What is Nocturia & How Can It Affect Your Health if Untreated?

If you’ve recently found yourself going to the bathroom two or three times in the middle of the night, you might be suffering from a condition known as nocturia. This frustrating condition can affect almost anyone and is quite common among adult women.

Although nocturia is common, it’s important to seek treatment after symptoms start appearing. Beyond being annoying, nocturia has the potential to cause disruptions to your sleep and other problems. There are many treatment options available for those suffering from nocturia, including forms of therapy and medication.

As with most conditions, it’s best to start nocturia treatment as soon as possible to prevent lasting problems. Here’s what you should know about the signs of nocturia and how the condition can affect your overall health.

Spotting nocturia

The most common characteristic of nocturia is a constant need to go to the bathroom in the middle of the night. While the frequency of bathroom trips can vary from person to person, the bladder condition usually causes people to go around two to three times each night. Additionally, urinating a higher volume than usual can also be a sign of nocturia.

No matter how often the need to use the bathroom arises, it can severely inhibit your ability to get a good night’s sleep. Lack of sleep can cause a whole slew of other issues, including irritability, depression and confusion day after day. If you’re waking up tired and spotting signs of sleep deprivation, you should examine your nighttime bathroom habits.

What causes nocturia?

There are several simple things that might cause nocturia. Drinking too much fluid before bed can sometimes cause more frequent urination as your body processes the liquids. If you believe this to be the case, then reducing your fluid intake before bed can be an easy remedy. Drinks like coffee and alcohol can also cause increase urination and should be limited before bed.

However, the condition may also be caused by a larger issue. Those suffering from Type 1 or Type 2 diabetes may experience nocturia as a side effect. Fluid collecting in your legs, also known as peripheral edema, may also be a cause. After you lie down, the fluid relocates and needs to be expelled.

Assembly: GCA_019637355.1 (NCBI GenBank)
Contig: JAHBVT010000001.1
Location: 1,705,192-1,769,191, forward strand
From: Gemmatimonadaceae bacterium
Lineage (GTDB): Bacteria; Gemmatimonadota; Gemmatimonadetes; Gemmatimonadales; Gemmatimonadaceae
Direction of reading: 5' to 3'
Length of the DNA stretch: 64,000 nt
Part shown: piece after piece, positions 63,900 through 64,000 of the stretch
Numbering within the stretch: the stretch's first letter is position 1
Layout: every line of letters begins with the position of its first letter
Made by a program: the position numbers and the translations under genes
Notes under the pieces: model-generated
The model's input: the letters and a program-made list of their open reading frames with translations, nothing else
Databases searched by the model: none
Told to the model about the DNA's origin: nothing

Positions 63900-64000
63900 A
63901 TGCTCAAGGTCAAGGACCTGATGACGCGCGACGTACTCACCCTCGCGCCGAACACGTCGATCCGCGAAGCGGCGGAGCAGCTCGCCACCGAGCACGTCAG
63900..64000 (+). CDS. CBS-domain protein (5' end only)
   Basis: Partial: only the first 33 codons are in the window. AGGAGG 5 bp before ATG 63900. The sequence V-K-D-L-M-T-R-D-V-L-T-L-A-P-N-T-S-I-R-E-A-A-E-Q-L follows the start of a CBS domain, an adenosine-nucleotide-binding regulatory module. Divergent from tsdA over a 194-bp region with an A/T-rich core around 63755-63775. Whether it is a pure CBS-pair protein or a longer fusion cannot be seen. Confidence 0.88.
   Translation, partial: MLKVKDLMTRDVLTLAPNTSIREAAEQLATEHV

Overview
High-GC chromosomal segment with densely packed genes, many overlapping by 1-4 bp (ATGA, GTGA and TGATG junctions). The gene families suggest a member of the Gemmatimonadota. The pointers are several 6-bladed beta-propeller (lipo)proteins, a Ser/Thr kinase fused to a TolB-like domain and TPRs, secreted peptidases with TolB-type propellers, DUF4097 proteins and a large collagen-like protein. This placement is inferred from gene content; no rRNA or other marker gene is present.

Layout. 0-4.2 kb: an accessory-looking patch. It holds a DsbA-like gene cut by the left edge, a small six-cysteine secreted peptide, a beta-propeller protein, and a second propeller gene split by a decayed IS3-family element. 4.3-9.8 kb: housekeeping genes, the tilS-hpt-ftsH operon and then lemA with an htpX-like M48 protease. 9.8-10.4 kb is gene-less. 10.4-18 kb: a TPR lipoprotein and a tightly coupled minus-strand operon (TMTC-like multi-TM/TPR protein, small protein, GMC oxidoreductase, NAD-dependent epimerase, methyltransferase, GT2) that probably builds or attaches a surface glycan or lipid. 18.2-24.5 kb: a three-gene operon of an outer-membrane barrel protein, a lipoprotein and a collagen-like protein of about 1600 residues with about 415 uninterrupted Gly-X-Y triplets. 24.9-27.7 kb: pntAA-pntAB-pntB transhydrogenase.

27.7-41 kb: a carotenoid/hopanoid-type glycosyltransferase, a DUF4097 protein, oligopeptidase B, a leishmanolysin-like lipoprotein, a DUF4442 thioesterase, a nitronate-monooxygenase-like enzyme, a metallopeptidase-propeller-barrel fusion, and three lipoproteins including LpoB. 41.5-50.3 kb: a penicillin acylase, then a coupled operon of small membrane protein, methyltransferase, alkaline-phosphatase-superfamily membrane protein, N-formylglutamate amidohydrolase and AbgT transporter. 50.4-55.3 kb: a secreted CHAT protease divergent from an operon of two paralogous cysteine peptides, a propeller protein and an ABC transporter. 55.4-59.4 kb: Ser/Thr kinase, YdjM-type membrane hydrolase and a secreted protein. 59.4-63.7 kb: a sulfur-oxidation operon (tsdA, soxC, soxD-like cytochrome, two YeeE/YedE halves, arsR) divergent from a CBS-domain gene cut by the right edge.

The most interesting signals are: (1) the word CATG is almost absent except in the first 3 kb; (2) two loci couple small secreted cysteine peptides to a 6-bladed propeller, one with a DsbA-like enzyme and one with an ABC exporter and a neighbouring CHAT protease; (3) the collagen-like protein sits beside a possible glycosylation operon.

Other potential causes include poor kidney function, a decrease in bladder capacity and kidney stones. A trip to your doctor is the best way to narrow down these causes.

How nocturia can affect your health

Not only is nocturia an annoying condition that can interrupt your sleep, but it can also affect other aspects of your health. The condition can cause frequent insomnia, since you are woken persistently and may have trouble falling back asleep after going to the bathroom. Lack of sleep can lead to tiredness in your daily life, which can affect your work performance as well as your relationships with others. Tiredness can also increase your risk of injury, making something like getting into an accident while driving more likely.

Not getting enough sleep has also been known to cause mental health issues, with many people reporting increased anxiety and depression. Additionally, a weakened immune system, memory loss, high blood pressure and weight gain are all associated with sleep deprivation.

Nocturia treatment options

There are many nocturia treatment options available, but the type of treatment you receive will greatly depend on the cause of your nocturia. For example, if your nocturia has been caused by ingesting too much fluid, then a doctor will likely recommend that you drink less before bed. If you are suffering from peripheral edema, then elevating your legs before bed may help alleviate your symptoms.

Having a good nighttime routine may also help you sleep better, so you wake up less frequently or fall asleep faster after using the bathroom. This might include meditating or practicing some relaxation techniques before bed. Exercising earlier in the day may also ensure that you are tired when nighttime rolls around. Regulating the temperature in your room, limiting the use of electronic devices at night and keeping your room comfortable are all things that can help you get a better night’s sleep.

Treat nocturia for total-body health

Because nocturia can be caused by something benign like drinking too many fluids before bed, or it could be the sign of a more serious condition, it’s best to see your doctor after you spot symptoms. Not only that, but anything that is frequently interfering with your sleep should be treated as soon as possible.

A doctor can give you an accurate diagnosis of your condition and offer the best treatment options. Once you begin treatment for nocturia, be sure to keep your doctor updated with your progress. They may decide to adjust your treatment as necessary to ensure you stay as healthy as possible.

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